Vegan burgers are tricky, because nothing binds a wet, mushy patty together like an egg. Here I just tried to get a good balance of wet and dry ingredients in hopes that the end result wouldn't crumble apart. A stint in the fridge helped, too. I originally wanted to do a Moroccan-inspired couscous plate, but I'd really need mint and lemon flavors to make it sing - not inclusive in the late winter New England palate. I'm still trying to find new uses for the parsnips and carrots that have dominated my recipes for the last few weeks, and they are naturally at home here. The nutty, creamy chickpeas paired well with the sweet and earthy carrots and parsnips.

Chickpea & Couscous Patties with Sweet Tahini Dressing

For the patties:
2 cups coked chickpeas (or 2 15-oz cans, drained)
1/2 cup whole wheat couscous, dry
1/2 cup veggie stock (or water)
1 medium carrot and 1 medium or large parsnip, scrubbed and grated (use a cheese grater or vegetable peeler)
splash of olive oil
1 small white onion, diced
3-4 cloves garlic, minced
1 bunch of parsley, minced (including stems)
2 teaspoons cumin
sea salt and freshly ground pepper
1/4 cup sesame seeds

For the dressing:
3 tablespoons tahini
3 tablespoons water
1 tablespoon honey

Cook the couscous: in a small pot, add the veggie stock and bring to a boil. Add the couscous, reduce heat to a low simmer, and cover. Allow the couscous to reconstitute for about 15 minutes, then fluff with a fork. You want the couscous to be slightly moist (not super-fluffy), so add a bit more stock or water if needed.

In a large bowl, mash the chickpeas with a potato masher or broad spoon until mostly mushed (a few un- or partially-smashed chickpeas are fine).

Heat the olive oil in a saute pan over medium heat. Add the onion and cook until just tender, about two minutes. Add the garlic and cook for another three minutes. Add the grated carrot and parsnip and stir until just cooked, a little less than two minutes. Remove from heat.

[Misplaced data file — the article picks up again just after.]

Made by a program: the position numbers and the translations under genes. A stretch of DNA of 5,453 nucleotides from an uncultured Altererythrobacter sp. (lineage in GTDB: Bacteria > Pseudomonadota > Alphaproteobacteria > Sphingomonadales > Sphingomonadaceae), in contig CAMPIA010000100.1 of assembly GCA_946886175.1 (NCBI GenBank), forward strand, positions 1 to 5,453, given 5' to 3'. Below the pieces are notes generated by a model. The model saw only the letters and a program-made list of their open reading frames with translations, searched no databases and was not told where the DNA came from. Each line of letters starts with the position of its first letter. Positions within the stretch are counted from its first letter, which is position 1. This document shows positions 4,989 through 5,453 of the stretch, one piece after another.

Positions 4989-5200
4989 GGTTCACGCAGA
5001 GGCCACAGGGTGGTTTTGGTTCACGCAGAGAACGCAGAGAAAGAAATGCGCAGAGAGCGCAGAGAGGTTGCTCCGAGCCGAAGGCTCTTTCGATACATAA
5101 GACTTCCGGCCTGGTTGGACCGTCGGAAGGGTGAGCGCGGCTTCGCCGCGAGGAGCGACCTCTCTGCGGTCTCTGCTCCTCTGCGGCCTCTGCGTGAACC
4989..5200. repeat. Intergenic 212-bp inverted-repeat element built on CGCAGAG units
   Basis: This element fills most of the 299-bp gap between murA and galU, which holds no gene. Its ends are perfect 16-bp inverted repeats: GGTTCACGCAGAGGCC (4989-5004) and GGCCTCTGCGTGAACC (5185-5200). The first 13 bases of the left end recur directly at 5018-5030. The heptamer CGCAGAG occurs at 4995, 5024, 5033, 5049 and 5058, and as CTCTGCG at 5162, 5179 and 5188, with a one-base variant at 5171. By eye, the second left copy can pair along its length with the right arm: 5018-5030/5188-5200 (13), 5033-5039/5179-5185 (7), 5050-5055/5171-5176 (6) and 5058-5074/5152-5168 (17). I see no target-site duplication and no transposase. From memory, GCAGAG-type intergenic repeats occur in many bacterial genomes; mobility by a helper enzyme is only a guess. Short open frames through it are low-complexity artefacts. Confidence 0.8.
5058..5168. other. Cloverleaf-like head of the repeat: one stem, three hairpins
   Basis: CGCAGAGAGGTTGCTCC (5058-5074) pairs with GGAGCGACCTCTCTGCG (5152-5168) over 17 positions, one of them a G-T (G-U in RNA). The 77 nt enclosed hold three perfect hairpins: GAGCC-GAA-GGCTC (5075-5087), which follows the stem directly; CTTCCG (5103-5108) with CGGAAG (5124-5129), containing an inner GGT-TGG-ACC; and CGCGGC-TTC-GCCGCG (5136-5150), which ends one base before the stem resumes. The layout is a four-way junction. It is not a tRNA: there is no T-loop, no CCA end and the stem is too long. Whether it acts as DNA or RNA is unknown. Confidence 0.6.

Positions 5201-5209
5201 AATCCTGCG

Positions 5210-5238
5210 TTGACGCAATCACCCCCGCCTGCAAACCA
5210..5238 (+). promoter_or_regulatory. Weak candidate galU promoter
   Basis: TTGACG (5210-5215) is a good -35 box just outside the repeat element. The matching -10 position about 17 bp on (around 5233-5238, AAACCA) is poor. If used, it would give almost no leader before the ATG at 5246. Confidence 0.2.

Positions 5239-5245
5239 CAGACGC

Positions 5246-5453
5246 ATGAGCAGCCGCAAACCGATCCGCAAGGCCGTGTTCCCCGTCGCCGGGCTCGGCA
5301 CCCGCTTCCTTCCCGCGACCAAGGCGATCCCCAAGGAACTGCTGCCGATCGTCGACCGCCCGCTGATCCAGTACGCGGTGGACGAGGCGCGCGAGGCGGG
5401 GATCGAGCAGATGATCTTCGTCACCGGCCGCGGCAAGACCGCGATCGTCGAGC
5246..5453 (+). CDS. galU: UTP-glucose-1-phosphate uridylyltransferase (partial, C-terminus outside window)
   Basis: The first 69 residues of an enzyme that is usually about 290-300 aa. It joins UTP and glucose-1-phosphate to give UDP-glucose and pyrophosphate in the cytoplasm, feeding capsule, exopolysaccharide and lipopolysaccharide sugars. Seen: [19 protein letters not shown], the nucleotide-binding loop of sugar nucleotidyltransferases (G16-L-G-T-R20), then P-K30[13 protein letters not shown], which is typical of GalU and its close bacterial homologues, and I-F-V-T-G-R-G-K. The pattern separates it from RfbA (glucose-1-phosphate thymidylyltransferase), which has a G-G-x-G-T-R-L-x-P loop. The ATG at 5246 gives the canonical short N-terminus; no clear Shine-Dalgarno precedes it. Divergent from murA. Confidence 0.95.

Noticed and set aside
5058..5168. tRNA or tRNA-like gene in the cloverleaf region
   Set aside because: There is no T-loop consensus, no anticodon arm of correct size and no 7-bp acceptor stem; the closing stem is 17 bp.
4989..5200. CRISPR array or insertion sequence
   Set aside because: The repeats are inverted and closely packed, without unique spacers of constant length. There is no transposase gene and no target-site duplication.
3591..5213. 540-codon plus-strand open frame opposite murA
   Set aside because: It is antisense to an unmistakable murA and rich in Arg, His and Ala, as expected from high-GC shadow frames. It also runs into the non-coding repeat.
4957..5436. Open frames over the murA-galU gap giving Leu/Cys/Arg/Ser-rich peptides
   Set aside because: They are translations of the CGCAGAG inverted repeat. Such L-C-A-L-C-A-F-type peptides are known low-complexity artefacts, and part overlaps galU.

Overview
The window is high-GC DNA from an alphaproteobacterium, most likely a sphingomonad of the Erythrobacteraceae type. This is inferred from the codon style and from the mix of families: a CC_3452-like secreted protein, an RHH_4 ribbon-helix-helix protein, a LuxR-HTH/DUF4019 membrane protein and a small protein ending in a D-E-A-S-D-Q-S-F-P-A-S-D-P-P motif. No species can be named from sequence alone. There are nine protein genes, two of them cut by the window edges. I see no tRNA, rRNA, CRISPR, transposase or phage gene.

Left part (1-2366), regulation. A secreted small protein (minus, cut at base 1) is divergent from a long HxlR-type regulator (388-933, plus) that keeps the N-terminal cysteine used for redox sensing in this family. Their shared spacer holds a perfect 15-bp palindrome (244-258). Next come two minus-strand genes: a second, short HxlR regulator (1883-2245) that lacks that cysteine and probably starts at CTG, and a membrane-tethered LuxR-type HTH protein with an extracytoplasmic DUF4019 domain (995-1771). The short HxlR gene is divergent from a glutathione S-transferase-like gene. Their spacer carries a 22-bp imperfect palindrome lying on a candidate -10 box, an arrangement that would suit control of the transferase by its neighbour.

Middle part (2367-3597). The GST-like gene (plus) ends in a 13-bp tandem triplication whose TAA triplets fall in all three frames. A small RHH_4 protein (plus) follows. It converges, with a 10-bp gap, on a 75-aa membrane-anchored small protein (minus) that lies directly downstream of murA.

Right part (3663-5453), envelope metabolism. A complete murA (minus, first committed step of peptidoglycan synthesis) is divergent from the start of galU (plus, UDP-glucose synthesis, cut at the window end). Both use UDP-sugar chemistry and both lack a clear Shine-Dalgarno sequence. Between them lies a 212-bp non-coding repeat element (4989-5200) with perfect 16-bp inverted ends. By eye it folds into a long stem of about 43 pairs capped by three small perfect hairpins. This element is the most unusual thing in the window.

Add the veggie mixture and the couscous to the mashed chickpeas and stir together. Add the parsley, cumin, sea salt and pepper (be generous with the salt here, if you can). Again, add more water or stock if the mixture seems dry; you want it nice and moist. Cover and refrigerate for at least an hour, or overnight if you can. I found that the flavors had more chance to travel when they sat overnight.

For the dressing, simply whisk the ingredients together in a small bowl. Drizzle over the patties when they're done.

To cook the patties, remove the mixture from the fridge and form a thick patty shape with your hands. With your sesame seeds in a shallow dish, dredge each side of the patty in sesame seeds, pressing gently to get them to stick. Spray a large saute pan with non-stick spray or lightly coat with olive oil. Cook the burgers over medium-high heat for about five minutes on each side. They're done when the sesame seeds are fragrant and slightly browned. Makes about 10 patties.

Friday, February 13, 2009

She Wore Brown Velvet

I'm going to start this post by skipping to the end: you can't bat a thousand.

I made a- sorry, but- decidedly delicious batch of red velvet cupcakes for my friend and roommate Lily's birthday last month. Totally unconscionable, but exquisitely good little tortitas, almost impossibly moist and dressed to the nines in a top hat of butter-laden cream cheese frosting. Since my uncharacteristic success on the baking front, I've had this idea to try a vegan version of it. It seemed straight-forward enough - simply do some substituting for the non-vegan ingredients, right?

Then the monster grew into something I couldn't control. I felt uneasy from the first batch about the, um, "secret" ingredient: copious amounts of red food coloring. FIrst off, the first batch lent to my batter some odd crunchy bits that refused to blend with the dry indgredients. Then I started reading articles and blogs online not only about the possibly toxic nature of Reds #2-#473, but about a general curiosity as to whether or not there are dye alternatives in this belle of a cake. So I got to thinking: why not veganize it AND de-chemicalize it?? Mwwwaaahahaha!

I emerged from my evil laboratory, crossed the moat, and rode my black horse into Allston. My destination was Berezka, the Russian grocery store on Comm Ave. I was searching for a *new* secret ingredient - beets. That was my gut instinct when I wondered if there was a "natural" way to put the red in the velvet; google "red velvet cake beets" and you'll see I'm not the only one with that question. Alas, Berezka turned out to be a bust. I walked around the store for awhile clutching my only option: a jar of Gold's borchst. I hate borscht. I finally left empty-handed, deciding that there was no WAY I was putting soup in my cupcakes.